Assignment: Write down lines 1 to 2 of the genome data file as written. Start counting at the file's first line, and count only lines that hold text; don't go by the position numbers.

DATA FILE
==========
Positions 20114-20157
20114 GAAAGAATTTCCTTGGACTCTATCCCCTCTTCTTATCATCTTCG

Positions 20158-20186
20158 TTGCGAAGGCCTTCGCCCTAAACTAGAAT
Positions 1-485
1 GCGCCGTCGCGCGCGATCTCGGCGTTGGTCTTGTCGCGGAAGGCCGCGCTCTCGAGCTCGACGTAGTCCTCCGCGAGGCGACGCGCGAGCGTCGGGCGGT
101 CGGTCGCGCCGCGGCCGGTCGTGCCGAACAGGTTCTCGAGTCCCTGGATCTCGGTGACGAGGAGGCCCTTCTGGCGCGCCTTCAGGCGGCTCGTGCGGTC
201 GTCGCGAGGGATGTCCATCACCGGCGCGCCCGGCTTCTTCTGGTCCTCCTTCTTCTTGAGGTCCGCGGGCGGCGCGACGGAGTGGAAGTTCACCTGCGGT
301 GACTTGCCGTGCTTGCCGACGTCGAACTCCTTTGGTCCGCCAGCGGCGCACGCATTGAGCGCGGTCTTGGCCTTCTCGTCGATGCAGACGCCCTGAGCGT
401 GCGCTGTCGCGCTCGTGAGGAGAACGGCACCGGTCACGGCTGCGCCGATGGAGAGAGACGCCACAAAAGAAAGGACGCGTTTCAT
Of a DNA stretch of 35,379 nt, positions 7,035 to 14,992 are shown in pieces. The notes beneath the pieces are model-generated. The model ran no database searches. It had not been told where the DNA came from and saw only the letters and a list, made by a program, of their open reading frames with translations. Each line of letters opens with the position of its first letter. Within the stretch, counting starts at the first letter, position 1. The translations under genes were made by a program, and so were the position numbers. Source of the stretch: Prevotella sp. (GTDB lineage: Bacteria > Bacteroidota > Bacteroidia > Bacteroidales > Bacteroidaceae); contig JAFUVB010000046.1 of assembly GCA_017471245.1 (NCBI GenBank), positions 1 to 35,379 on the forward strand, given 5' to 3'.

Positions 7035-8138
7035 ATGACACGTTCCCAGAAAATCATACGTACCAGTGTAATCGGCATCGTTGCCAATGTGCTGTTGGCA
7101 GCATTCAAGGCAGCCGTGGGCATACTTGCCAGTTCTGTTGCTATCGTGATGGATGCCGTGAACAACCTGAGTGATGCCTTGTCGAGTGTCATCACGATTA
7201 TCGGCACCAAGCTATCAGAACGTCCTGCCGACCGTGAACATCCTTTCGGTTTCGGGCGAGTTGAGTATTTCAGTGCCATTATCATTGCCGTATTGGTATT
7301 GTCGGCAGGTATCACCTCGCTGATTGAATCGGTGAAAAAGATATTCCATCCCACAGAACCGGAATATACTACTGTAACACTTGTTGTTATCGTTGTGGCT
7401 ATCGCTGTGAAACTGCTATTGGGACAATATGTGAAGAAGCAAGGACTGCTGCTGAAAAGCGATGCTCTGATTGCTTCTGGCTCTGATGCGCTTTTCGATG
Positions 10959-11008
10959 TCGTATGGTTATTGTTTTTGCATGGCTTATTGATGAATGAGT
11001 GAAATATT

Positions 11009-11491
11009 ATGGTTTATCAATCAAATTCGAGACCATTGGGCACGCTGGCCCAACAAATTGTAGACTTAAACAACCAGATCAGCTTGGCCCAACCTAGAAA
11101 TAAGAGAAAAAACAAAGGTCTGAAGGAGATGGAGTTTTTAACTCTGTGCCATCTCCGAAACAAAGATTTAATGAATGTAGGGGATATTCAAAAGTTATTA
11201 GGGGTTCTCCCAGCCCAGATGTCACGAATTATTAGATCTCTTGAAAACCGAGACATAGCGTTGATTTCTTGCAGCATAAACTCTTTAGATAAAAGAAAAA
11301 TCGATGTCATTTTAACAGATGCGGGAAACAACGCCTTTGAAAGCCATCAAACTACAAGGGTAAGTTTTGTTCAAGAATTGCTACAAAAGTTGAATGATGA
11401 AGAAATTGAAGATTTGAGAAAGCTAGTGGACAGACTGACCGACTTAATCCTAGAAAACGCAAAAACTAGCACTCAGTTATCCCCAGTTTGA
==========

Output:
Positions 20114-20157
20114 GAAAGAATTTCCTTGGACTCTATCCCCTCTTCTTATCATCTTCG